Slavery in America

We had been on the road for hours, leaving the interstate and then digressing to smaller and smaller highways. Differing vistas of the Colorado landscape got wilder and more vacant the further north we drove. Driving through Maybell, we took a right and headed through Irish Canyon, on the road towards Rock Springs, Wyoming. Dropping down into Wyoming the sagebrush flats opened up on either side of the highway. Stretching into the distance and disappearing over the horizon, empty barren land devoid of anything but roads built by the gas companies and herds of sheep tended by imported slave labor.

With us on our journey were three Chilean men who had worked out here for anywhere from a year to three. Brought straight from their native land on work Visas, they had been promised food, clothing, shelter and a good paycheck to herd sheep on some of the roughest landscape in the west. Unfortunately for them, they did not receive adequate food, clothing, pay or medical attention. All they found was brutal winters with a constant wind that could cut to the bone and sweltering summer heat that would make a lizard pant.

We had originally expected to find the sheep camps worked by men from Peru, Chile and Ecuador, but the Colorado sheep ranchers had gone even further afield than expected to find workers to take advantage of, Nepal. Walking up to the first sheep camp trailer, my fingers ached to the bone in the cold, dry, wind as I held onto my camera. When no one answered our knock we turned to leave. Riding towards us on horseback was the first of three Nepali men that we found tending sheep in the Wyoming badlands.

Since sheep-herding is most likely the loneliest job within the continental United States, his happiness at visitors was almost overwhelming. In broken English and gestures, he showed us his home. A tiny tin trailer with a bed and wood stove that put out barely any heat. Its window was covered by cardboard and his pantry held nothing but rice, canned beans, tomato sauce, green beans, and a few spices. He kept track of the months by watching the dates change on his carton of eggs. Occasionally he could kill a sheep for food, but the only place to store the meat was in a cardboard box next to his bed. His clothes were ragged and well worn, his boots and gloves were held together by duct tape and his bedding was nothing but a thin sleeping bag and a blanket, hardly fitting clothing and bedding for a part of the country that can see wind chill factors in the negative 20s and whiteouts that can literally spring from nowhere.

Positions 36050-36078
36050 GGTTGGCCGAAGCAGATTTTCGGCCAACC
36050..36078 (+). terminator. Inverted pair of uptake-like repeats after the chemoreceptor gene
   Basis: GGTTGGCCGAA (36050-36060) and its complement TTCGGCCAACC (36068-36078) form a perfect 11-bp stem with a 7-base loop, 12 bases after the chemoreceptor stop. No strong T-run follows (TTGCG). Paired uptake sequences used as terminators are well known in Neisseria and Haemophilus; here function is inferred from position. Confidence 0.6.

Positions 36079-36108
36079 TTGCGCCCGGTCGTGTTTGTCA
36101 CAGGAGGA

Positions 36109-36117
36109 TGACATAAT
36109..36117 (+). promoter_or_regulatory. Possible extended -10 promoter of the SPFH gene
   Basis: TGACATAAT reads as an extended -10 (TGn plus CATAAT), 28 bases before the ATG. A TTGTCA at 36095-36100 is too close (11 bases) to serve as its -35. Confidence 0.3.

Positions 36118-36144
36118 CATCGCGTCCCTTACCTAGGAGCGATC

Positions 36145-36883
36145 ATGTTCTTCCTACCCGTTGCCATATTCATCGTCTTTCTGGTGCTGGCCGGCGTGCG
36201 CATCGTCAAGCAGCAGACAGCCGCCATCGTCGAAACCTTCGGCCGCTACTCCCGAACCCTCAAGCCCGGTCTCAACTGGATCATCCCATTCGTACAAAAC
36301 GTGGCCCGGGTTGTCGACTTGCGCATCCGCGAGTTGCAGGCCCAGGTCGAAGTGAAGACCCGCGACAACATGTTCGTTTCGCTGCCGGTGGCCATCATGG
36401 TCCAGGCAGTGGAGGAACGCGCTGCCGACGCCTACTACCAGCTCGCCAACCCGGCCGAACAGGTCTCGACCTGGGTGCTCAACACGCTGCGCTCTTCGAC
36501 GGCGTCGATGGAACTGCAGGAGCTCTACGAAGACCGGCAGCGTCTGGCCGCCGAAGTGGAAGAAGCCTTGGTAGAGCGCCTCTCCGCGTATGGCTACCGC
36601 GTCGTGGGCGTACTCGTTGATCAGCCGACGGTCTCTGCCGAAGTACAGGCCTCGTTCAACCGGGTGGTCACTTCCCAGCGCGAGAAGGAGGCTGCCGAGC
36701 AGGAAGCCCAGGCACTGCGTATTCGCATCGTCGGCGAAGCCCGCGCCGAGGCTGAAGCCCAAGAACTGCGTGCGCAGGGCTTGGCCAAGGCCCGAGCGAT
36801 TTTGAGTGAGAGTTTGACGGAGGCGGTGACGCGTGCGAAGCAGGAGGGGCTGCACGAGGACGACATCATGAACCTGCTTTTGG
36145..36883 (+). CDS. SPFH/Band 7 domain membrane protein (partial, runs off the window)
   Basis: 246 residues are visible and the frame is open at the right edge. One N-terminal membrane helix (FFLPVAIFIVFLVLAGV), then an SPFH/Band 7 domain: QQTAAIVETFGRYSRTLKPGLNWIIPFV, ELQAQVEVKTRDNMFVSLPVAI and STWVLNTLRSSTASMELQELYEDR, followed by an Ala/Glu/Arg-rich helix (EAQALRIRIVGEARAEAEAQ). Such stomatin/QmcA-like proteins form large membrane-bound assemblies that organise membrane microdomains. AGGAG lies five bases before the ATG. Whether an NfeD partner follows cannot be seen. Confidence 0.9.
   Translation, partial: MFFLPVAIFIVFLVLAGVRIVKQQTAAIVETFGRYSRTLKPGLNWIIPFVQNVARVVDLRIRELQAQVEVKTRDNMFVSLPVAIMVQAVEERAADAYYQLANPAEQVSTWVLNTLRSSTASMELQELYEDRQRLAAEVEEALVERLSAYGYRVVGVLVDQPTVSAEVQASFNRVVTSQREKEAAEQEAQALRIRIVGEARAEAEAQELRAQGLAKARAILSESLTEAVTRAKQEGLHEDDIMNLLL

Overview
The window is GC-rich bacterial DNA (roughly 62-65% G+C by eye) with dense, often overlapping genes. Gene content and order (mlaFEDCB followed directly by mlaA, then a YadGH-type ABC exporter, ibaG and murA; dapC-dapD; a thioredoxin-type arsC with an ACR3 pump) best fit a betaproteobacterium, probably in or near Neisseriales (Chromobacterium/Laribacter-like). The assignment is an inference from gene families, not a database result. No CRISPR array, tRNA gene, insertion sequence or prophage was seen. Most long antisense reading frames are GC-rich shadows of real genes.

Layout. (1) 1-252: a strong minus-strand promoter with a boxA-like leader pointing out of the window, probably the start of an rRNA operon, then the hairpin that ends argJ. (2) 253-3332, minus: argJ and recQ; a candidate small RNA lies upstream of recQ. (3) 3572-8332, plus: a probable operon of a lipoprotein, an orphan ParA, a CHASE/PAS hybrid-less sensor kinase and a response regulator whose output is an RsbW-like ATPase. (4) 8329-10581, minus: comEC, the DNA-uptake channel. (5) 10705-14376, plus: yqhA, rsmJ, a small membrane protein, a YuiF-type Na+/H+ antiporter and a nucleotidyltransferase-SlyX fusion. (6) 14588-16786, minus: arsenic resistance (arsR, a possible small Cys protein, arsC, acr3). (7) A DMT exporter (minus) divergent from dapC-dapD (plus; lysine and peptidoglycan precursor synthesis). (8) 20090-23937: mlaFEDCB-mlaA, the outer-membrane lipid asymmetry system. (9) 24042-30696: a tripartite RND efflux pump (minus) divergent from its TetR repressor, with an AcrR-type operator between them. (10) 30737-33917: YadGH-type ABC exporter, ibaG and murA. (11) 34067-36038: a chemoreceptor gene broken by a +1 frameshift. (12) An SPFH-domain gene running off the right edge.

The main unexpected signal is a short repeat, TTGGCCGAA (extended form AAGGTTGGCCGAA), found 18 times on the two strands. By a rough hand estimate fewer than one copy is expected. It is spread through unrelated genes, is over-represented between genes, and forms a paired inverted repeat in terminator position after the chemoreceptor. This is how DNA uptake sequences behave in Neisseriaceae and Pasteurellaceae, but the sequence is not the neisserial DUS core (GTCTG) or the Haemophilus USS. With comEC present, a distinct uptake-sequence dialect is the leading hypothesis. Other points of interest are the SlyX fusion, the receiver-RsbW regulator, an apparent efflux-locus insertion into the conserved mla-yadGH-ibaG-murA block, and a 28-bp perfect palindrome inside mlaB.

The next couple of camps were in much the same shape, little tin trailers that should be condemned; mangy, ragged packs of dogs either starved for attention or cowering. Horses standing with their asses to the wind, shivering in huddled crowds, gaunt ribs showing through their thick winter coats and smiling Nepali men who were simply joyous to have someone visiting besides an angry boss yelling at them.

As we talked, the the true story of abuse and wage slavery came out. These men had signed a contract in Nepal (They are in the U.S. legally on a H2A work visa) to work eight hours a day, and when they landed in the U.S., the contracts were changed to 24 hours a day, 7 days a week with no vacations, ever. Adequate shelter and food were supposed to be supplied, but our own eyes showed us the falsity of that agreement. The biggest crime, however, was the 650 dollars a month these men received as compensation for their labor. When you do the math, 650 dollars a month for 24 hour shifts, 7 days a week comes 90 cents an hour. You can get paid more in, China, an hour than that, hell you could make more money an hour flying a sign on a street corner an hour than you could herding sheep.

These workers are trapped and taken advantage of. One Nepali man who had been alone and isolated on the plains of Wyoming for three years told us, in broken English, how the last visitor he had was an uncle two years before. Then he surprised me when we asked him what changes he would like to see. Laughing and slapping his knee, he answered, “Change? Change this to 21st century, this not 21st century.”

Heading out from sheep country, I asked two of our Chilean guides if they still would have come to the U.S. if they would have known what the true work conditions would have been like. They both agreed that they never would have come, work conditions in Chile were better with higher pay and less abuse. The youngest one, Juan, looked into the distance, eyes watering and said, “I never, I never would have come.”

An interesting class difference that we came across during our trip was the differences between workers from South America and those that had been imported from Asia. The last camp we ran into actually contained two men, one from Chile and one from Peru. Their trailers were newer, the dogs and horses were less ragged and worn down. They were also paid one hundred dollars a month more, to me these differences boiled down to language, a lot of people within the U.S. know enough Spanish to ask if you are okay, but good luck finding someone who can speak enough Nepali to see if a worker’s basic human rights are being met.

Jacob Carpenter is a member of Grand Junction Alternative Media and a writer/co-conspirator of The Red Pill, a bi-monthly news zine that has been produced out of Western Colorado for the last five years. It is collectively produced and created, we welcome all writers and artist to submit pieces for publication!